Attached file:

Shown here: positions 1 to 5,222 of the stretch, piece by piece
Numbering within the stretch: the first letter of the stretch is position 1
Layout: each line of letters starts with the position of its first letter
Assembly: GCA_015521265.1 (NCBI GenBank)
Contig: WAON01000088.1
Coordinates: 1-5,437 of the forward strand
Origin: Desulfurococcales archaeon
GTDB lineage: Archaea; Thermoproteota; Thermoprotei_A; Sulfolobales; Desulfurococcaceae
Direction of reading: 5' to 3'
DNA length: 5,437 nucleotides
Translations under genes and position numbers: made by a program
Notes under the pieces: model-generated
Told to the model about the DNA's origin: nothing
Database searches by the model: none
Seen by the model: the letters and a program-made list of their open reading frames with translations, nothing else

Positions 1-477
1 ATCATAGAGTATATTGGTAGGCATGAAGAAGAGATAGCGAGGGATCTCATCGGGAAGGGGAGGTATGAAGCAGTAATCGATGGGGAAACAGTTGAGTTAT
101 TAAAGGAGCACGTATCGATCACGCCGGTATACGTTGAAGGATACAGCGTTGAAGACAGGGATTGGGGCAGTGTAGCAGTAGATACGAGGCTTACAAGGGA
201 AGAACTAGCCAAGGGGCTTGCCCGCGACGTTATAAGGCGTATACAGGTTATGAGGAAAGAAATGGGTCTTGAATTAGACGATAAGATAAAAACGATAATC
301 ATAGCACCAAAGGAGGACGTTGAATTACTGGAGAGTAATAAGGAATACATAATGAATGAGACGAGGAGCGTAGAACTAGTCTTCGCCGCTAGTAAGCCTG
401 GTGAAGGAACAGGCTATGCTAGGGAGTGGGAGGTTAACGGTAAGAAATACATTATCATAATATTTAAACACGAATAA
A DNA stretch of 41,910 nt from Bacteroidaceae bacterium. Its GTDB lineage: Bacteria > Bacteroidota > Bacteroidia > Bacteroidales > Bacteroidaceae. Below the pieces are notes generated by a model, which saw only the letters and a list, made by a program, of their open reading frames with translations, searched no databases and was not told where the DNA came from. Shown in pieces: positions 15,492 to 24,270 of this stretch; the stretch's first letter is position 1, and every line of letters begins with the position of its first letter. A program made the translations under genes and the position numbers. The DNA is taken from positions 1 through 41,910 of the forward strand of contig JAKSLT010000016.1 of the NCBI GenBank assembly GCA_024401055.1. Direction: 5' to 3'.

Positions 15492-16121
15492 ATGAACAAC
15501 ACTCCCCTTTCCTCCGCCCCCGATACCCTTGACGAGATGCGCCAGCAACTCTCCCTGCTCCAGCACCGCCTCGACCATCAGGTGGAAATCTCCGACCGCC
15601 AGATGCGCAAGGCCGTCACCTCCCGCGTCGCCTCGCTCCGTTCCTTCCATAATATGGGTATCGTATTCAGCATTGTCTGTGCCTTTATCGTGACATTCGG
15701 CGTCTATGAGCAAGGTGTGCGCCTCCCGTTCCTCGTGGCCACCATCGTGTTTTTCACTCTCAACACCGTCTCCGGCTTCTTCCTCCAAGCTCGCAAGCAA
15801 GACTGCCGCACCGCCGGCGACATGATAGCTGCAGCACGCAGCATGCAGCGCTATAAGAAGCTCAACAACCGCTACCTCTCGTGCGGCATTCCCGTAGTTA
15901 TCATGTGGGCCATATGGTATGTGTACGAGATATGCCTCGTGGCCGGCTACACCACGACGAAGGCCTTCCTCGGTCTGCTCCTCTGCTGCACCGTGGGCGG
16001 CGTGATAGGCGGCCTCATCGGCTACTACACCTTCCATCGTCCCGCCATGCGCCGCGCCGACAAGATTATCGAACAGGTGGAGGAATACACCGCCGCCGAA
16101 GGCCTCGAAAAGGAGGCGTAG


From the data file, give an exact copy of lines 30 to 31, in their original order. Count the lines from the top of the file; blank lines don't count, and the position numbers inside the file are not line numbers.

16001 CGTGATAGGCGGCCTCATCGGCTACTACACCTTCCATCGTCCCGCCATGCGCCGCGCCGACAAGATTATCGAACAGGTGGAGGAATACACCGCCGCCGAA
16101 GGCCTCGAAAAGGAGGCGTAG